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Brave FC launches Openweight GP, awarding a 14lbs Solid Gold Belt to Tournament Champion

Bahrain’s Brave CF and KHK MMA will hold a one night, four man open-weight grand prix tournament to determine the World’s greatest pound for pound fighter. The tournament registration isn’t limited to Brave CF fighters, but fighters from any organization if they have at least one professional fight. At Brave 30 on November 15th, the tournament winner will be awarded $150,000 and 14lbs (6.2kg) solid gold belt, the KHK World Championship Belt.

While in terms of size and weight, the belt is literally the biggest trophy in all of sports, but they wont stop there and let ONE Championship hog all of the hyperbole either as Brave president Mohammed Shahid stated that the trophy will “be compared with the FIFA World Cup.” Except that it looks like a giant Rolex wrist watch

Registration begins September 27th and ends October 10th. They will vet the applicants to a pool of 50 qualified fighters. Brave will then narrow the pool to 10 fighters and from that a draw will occur to select the four contestants and one alternate. The intention is to crown the worlds greatest pound for pound fighter, but a random draw to select the final four seems rather counter intuitive.

The event will take place on November 15th at Brave 30, during their International Combat Week, which they market as the largest combat sports festival in Asia, which will certainly receive some serious competition from the UFC’s Abu Dhabi Showdown Week, which they are committed to for 4 more years going forward.

In an YouTube interview with Brave CF commentators, Shahid discusses having fighters from Flyweight to Heavyweight prove they are the best fighter in the world. While Bellator is certainly in the business of cross promotion lately, it is unlikely to see any current UFC fighters participating in the tournament.

Bahraini prince Sheikh Khalid bin Hamad Al Khalifa is the patron behind the KHK MMA Fight Team and Brave CF. With the royal family bankrolling the promotion and gym they made headlines in 2015 by bringing in UFC fighters Frankie Edgar and Khabib Nurmagomedov to join the team. While still training with AKA in America, Khabib would still fly to Bahrain for training and “make seminar”.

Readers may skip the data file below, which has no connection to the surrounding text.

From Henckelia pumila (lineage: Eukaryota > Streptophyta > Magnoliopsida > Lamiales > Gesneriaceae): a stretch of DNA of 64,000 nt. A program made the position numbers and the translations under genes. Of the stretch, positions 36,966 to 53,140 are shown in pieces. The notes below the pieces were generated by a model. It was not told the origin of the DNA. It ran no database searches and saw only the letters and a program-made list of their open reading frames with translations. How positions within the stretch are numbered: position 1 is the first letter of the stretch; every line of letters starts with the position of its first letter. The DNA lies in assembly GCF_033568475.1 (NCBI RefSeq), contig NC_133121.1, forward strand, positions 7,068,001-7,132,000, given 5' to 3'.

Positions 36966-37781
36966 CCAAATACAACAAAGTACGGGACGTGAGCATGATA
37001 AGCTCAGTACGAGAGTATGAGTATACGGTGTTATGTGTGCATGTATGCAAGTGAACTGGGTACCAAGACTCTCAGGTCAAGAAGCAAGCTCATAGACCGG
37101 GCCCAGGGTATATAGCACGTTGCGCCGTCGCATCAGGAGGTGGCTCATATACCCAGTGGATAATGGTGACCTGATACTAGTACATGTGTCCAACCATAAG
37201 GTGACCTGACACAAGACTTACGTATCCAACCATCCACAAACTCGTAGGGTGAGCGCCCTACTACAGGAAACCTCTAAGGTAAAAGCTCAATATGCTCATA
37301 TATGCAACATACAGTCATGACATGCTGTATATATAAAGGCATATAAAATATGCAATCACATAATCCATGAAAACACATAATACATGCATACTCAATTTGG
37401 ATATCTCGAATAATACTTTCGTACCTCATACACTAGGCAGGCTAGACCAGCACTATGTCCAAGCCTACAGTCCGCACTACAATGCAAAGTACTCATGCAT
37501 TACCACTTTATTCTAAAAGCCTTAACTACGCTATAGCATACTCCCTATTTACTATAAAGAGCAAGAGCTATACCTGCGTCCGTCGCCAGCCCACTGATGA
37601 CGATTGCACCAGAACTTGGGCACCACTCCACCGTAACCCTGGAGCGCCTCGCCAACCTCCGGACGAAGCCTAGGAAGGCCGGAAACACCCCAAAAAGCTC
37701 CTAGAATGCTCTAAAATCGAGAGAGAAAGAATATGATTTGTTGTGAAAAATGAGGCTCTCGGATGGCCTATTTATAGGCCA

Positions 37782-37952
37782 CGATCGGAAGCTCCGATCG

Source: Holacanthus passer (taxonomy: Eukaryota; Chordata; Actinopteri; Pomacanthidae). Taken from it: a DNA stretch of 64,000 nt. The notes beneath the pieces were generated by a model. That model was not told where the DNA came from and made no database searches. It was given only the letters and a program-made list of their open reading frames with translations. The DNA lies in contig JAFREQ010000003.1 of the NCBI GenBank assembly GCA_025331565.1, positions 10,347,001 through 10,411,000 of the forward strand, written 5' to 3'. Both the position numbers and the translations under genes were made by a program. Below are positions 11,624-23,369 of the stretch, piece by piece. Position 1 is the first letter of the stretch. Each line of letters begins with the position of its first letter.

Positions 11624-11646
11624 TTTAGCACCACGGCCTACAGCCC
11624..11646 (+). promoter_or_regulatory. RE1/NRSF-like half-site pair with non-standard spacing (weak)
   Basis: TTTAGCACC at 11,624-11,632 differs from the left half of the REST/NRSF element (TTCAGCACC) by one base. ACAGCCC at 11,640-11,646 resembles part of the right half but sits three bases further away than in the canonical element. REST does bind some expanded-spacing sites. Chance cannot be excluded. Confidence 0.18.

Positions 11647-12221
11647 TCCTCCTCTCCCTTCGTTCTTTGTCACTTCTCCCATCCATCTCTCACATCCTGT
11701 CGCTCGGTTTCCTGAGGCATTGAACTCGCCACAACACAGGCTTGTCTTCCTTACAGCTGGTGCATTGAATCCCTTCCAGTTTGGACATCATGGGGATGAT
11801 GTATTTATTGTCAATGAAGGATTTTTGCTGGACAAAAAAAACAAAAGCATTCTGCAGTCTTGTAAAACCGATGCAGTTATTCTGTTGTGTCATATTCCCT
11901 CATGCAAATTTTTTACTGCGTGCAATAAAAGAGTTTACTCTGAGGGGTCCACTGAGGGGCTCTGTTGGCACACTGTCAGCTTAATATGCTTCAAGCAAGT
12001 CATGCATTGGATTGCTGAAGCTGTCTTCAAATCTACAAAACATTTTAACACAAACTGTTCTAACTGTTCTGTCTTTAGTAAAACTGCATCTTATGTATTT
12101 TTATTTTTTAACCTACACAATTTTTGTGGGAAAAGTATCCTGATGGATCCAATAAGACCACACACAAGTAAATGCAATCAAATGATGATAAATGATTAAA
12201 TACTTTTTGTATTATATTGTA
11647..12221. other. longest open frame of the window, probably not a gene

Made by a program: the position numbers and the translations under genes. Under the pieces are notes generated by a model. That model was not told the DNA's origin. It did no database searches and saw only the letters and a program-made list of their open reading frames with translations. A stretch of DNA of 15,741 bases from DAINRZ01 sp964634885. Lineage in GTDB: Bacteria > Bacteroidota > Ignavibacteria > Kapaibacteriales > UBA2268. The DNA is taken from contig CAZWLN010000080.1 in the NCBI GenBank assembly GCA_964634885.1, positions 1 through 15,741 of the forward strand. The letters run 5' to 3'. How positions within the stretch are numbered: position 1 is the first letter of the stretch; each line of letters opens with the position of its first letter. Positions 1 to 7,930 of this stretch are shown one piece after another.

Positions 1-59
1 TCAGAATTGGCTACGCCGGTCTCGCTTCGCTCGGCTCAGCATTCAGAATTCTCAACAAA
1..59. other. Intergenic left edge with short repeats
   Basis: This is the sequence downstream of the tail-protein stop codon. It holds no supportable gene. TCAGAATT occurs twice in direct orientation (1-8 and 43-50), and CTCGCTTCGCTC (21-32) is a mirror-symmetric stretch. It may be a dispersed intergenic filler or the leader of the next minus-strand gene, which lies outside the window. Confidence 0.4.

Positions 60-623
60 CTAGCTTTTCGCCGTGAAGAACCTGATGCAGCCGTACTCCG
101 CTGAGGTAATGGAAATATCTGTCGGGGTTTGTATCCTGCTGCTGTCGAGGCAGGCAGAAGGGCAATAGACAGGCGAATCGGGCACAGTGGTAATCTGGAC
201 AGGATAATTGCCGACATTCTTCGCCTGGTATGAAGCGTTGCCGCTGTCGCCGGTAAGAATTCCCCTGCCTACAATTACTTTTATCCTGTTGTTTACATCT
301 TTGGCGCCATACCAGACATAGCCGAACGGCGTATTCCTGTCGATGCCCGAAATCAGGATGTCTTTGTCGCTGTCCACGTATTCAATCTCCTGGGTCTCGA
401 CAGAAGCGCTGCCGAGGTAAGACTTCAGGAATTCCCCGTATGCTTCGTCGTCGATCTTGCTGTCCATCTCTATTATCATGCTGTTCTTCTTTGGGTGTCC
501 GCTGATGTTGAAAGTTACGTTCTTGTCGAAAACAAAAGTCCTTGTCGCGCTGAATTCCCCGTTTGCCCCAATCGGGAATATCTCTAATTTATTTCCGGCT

KHK MMA enjoys attaching their name to his success, in many interviews stating they played an integral in his rise to stardom. And as rising tides lift all ships, they seek to bring awareness and prestige to their brand, in the only way Middle Eastern Royalty knows how to. With the endless coffers of funny money.

The royal family of Bahrain is invested in MMA in the region and it will be interesting to see how this spending rivaliry develops between Bahrain/Brave CF and UAE/UFC. But regardless regional competition, the Bahraini royal family has invested in Khabib. After sustaining knee ligament injuries that they claim could have been career ending (if it weren’t for them of course) they bankrolled his treatments and recovery in 2016 in the lead up to his so far cursed Tony Ferguson fight. Khabib does acknowledge that their patronage was important to regaining his health, but it still feels like they are too willing to take an unrealistic amount of credit for Khabib’s performances.

The only component that really seems out of place in this Middle Eastern open weight odyssey is the prize money. The press release labels the $150,000 tax free cash prize money as ‘huge’ despite being below the average UFC fighter’s show money. They are putting an emphasis on how expensive the belt will be, but it is still surprisingly uncharacteristic for such wealthy patrons. Especially when PFL offers $1 million prizes to the winner of each weight division and doesn’t have a single fighter on the roster that is anywhere near the P4P discussion.

While it seems unlikely that they will be able to lure actual P4P talent, it still encouraging to see the sport trending towards the grand prix format again. But these tournaments and organizations will probably never a UFC P4P ranked fighter compete unless there is some seriously lopsided revenue sharing. Simply because the UFC doesn’t have to prove itself anymore. They don’t have to prove they have the top talent, everybody knows they have it and attract it. The UFC fought its way to the top of the food chain, and if the strategies involved in Fight Pass are any indicator, they intend to maintain that stranglehold on the market.

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